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Direct modification of spermatogonial stem cells using lentivirus vectors in vivo leads to efficient generation of transgenic rats


1 Department of Animal Science and Technology, College of Biotechnology and Natural Resources, Chung-Ang University, Anseong, Gyeonggi-do 17546, Korea
2 National Primate Research Center, Korea Research Institute of Bioscience and Biotechnology, Cheongju, Chungcheongbuk-do 28116, Korea
3 Futuristic Animal Resource and Research Center, Korea Research Institute of Bioscience and Biotechnology, Cheongju, Chungcheongbuk-do 28116, Korea
4 Animal Biotechnology, Graduate School of Future Convergence Technology, Department of Animal Life Science, Institute of Genetic Engineering, Hankyong National University, Anseong, Gyeonggi-do 17579, Korea.
5 Present address of Bang-Jin Kim: Department of Cancer Biology, University of Pennsylvania, Philadelphia, PA 19104, USA

Correspondence Address:
Buom-Yong Ryu,
Department of Animal Science and Technology, College of Biotechnology and Natural Resources, Chung-Ang University, Anseong, Gyeonggi-do 17546, Korea

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Source of Support: None, Conflict of Interest: None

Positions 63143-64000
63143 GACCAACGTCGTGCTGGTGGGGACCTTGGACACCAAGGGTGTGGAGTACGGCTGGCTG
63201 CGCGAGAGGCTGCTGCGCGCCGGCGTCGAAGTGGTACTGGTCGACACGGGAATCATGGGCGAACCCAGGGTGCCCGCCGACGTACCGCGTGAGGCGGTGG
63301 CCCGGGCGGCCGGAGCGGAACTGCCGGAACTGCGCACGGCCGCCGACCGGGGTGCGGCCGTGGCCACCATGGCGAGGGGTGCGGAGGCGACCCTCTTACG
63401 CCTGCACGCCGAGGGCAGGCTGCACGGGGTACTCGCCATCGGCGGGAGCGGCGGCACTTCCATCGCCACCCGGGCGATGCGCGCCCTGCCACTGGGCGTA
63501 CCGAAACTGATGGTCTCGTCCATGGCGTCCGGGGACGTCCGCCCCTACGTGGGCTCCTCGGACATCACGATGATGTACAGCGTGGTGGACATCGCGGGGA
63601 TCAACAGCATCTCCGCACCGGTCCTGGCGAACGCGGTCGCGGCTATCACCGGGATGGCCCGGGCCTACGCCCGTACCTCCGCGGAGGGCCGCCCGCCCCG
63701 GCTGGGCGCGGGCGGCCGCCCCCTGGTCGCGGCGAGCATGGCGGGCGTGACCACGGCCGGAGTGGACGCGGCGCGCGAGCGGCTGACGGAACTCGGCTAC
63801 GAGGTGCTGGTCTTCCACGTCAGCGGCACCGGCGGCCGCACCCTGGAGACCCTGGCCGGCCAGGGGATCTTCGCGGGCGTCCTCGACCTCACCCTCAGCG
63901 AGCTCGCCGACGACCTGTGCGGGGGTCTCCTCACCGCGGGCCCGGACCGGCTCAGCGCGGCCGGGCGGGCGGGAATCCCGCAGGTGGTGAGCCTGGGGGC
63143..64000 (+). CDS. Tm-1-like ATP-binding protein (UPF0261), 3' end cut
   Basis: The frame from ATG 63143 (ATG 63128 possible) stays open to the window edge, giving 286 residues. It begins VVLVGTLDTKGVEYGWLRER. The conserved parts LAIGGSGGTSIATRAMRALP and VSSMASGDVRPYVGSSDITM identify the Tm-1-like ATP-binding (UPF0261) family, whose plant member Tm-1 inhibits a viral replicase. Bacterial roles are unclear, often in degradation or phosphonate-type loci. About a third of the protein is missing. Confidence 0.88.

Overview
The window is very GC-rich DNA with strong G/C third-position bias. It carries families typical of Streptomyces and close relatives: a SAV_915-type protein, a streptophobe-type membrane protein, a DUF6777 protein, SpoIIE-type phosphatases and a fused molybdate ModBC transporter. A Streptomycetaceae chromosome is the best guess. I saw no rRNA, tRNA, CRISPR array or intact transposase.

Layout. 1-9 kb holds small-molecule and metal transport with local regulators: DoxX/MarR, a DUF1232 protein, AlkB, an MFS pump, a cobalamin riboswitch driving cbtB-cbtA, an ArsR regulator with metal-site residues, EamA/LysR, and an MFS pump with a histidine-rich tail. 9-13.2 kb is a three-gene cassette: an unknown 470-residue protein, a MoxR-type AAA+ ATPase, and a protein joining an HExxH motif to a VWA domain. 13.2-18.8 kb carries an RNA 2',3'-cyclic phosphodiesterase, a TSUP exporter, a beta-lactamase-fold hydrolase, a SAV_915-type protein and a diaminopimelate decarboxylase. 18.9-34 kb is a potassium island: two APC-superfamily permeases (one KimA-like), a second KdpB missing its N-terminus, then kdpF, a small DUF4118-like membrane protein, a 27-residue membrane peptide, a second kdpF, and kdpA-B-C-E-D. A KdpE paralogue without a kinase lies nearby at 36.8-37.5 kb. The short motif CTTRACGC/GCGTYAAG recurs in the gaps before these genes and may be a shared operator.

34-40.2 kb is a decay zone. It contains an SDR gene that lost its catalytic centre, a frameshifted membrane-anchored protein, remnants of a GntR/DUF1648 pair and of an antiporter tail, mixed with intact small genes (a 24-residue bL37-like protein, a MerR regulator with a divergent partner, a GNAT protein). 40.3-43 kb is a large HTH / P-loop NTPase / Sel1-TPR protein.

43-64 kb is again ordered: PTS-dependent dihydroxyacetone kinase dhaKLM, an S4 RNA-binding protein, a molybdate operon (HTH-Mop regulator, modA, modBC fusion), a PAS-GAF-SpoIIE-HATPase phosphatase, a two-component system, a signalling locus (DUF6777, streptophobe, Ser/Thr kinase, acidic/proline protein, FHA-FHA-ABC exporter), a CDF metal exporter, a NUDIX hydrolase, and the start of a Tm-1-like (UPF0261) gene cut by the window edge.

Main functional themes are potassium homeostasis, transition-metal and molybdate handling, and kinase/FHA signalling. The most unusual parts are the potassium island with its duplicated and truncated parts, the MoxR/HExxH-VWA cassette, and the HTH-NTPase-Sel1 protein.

DOI: 10.4103/aja.aja_80_18

PMID: 30319135

Spermatogonial stem cells (SSCs) transmit genetic information to the next progeny in males. Thus, SSCs are a potential target for germline modifications to generate transgenic animals. In this study, we report a technique for the generation of transgenic rats by in vivo manipulation of SSCs with a high success rate. SSCs in juvenile rats were transduced in vivo with high titers of lentivirus harboring enhanced green fluorescent protein and mated with wild-type females to create founder rats. These founder rats expressed the transgene and passed on the transgene with an overall success rate of 50.0%. Subsequent generations of progeny from the founder rats both expressed and passed on the transgene. Thus, direct modification of SSCs in juvenile rats is an effective means of generating transgenic rats through the male germline. This technology could be adapted to larger animals, in which existing methods for gene modification are inadequate or inapplicable, resulting in the generation of transgenic animals in a variety of species.


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    -  Kim BJ
    -  Kim YH
    -  Oh MG
    -  Kim KJ
    -  Jung SE
    -  Jin JH
    -  Kim SU
    -  Min KS
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